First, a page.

With everything going on in the world today, checking in on your retirement funds may not have been one of your top priorities lately.

Plus, the stock market picture wasn’t exactly pretty, for a while. After stocks tumbled in March, you may have stopped looking at your account altogether. Because of those losses, the average 401(k) balance shrank to $91,400 in the first quarter of 2020, down 19% from the previous quarter, according to Fidelity.

The good news: Stocks have largely regained the steep losses from March.

But the topsy turvy markets, and the fact that many employers are either cutting jobs, slashing pay or cutting the contributions they make to employees’ 401(k)s, are all good reasons for savers to take another look at their 401(k).

“Sometimes it takes a period of volatility like this to realize that a real plan has not been in place,” said Matthias Giezendanner, a certified financial planner and founder of San Francisco Wealth Planning.

Now is a good time to reassess your risk tolerance, contribution levels, allocation and, for those who are no longer working at the company sponsoring their 401(k), to think about next steps for your retirement savings.

Evaluate your contributions

Some employers are cutting their contributions to employee 401(k) plans as a way to conserve cash and potentially avoid layoffs. This includes 12% of companies that have suspended matching contributions already and 23% that are either planning to or considering doing so this year, according to a survey of companies employing 12 million workers by Willis Towers Watson.

“The key thing to keep in mind when this happens is that it is usually temporary,” said Andy Mardock, certified financial planner at ViviFi Planning in Bend, Oregon. “If possible, increase your own savings rate to fill the void.”

If you are experiencing financial hardship because of a pay cut or a layoff in your family, your cash flow may be tight and savings may be depleted.

“You may want to reduce your 401(k) contribution in order to replenish savings and make sure you have enough cash to maintain your living expenses,” said Dan Herron, a certified financial planner at Elemental Wealth Advisors in San Luis Obispo, California. “While this can negatively impact your financial plan, your current well-being is more important.”

But for those who are still employed and who may be spending less because they’re staying home more, it’s a good time to push that contribution rate up, said Ryan Mohr, a certified financial planner with Clarity Capital Management in Portland, Oregon. That’s especially true for younger people with more time until they retire, he said.

“For those with a longer time horizon, it can be a really good time to consider increasing contributions and taking advantage of lower prices that the stock market has given,” he said.

Rebalance to maintain your goals

If you had an investment plan and your situation has not changed, there is no need to change your approach, said Mardock. But you may still need to rebalance your portfolio.

“Big swings in investments as we’ve seen recently can cause portfolios to veer from their target strategy,” he said. “This means the investments are ‘out of balance.’ Rebalancing might be necessary to maintain the right level of risk and return.”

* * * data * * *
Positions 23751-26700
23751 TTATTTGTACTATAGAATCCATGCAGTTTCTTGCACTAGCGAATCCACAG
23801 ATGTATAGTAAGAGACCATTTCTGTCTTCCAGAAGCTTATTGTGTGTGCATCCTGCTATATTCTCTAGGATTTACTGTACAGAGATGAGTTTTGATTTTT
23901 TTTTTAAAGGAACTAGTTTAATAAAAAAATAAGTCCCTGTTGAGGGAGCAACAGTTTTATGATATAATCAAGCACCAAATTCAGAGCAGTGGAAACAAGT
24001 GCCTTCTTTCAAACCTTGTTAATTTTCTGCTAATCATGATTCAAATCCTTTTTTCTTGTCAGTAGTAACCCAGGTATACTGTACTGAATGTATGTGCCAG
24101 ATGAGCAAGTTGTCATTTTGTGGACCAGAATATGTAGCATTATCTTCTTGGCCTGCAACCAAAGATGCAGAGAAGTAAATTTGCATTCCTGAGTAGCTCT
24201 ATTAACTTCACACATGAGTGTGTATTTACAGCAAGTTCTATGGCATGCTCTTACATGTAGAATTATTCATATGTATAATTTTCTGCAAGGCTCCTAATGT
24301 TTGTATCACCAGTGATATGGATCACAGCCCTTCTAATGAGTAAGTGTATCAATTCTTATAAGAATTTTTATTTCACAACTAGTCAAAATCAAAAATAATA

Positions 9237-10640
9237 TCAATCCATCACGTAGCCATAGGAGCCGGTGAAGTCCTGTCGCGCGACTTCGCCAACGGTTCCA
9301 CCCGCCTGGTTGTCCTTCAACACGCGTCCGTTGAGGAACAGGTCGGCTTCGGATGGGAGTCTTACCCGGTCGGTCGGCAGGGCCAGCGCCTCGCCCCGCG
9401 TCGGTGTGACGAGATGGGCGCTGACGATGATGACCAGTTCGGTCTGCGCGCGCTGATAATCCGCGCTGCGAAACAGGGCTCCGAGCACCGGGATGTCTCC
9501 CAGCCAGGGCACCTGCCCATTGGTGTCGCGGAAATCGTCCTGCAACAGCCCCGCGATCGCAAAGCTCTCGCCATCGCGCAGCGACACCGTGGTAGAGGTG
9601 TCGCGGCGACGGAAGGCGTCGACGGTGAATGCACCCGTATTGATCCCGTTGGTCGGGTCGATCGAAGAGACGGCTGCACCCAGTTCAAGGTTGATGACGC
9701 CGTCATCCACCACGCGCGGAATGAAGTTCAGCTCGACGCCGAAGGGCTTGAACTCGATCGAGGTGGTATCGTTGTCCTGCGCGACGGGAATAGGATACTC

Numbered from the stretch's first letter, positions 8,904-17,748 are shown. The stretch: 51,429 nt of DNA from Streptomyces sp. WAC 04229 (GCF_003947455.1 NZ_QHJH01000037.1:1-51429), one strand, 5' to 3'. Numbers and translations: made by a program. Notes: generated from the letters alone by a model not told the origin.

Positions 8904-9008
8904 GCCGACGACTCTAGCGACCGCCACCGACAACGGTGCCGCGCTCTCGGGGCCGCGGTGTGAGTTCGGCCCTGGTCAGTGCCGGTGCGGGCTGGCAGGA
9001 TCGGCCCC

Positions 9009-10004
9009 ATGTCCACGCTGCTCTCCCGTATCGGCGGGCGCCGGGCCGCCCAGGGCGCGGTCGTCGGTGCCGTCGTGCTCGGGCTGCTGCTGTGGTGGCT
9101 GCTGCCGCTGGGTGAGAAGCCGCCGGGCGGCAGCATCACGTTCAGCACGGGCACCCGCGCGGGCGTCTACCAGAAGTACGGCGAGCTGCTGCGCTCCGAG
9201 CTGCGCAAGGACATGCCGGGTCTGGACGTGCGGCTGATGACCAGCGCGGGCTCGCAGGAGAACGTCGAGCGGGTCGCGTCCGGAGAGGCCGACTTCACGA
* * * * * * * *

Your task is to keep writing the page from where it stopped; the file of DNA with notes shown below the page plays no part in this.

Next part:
Now is the time to get your target stock and bond allocations back in line with your intended goals, said Mohr.

“Take profits from fixed income and reallocate back into equities at lower prices, which can help a great deal as markets recover,” he said.

For those nearing retirement, Mohr said, take a look at your risk tolerance and time horizon to determine if any allocation changes should be made. Ask yourself: Have you taken on more risk than you intended? Are you being too conservative?

If you’re seeking to retire in the next few years, you’ll need to have more cash on hand.

The aim is to have two years’ of expenses available in cash and another couple years of expenses in short-term or intermediate bond funds, said Tara Unverzagt, a certified financial planner at South Bay Financial Planners in Torrance, California.

“The goal is to never be in a situation where you have to have a ‘fire sale’ at low prices to get cash to pay your expenses,” she said.

Don’t leave your 401(k) behind

If you are one of the 25% of American workers who’ve been laid off during the pandemic and have an employer-sponsored retirement fund, you won’t want to leave your 401(k) behind. Usually, you can leave your money in your former employer’s plan. It has the potential to grow with the market, but you won’t be able to add any new contributions.

In order to continue contributing to your account, you can ask your 401(k) provider to roll over the funds into a new or existing IRA. If you are likely to have a year with significantly less income than your last, you could then perform a Roth conversion with your IRA.

A Roth conversion allows an individual to convert all, or a portion of, a traditional pre-tax IRA into a Roth IRA, said Giezendanner. “You will owe tax on the converted holdings at your current tax rate but will be able to take withdrawals tax free in the future from your Roth IRA upon retirement.”

You also have the option to cash out of your 401(k) if you are no longer an employee. But, like taking hardship withdrawals, the penalties can be significant and the hit to your future savings could be great.

“If at all possible, try not to tap retirement accounts to pay the bills,” said Mardock. “The potential income taxes and penalties can be very painful and leave you playing catch-up in the future.”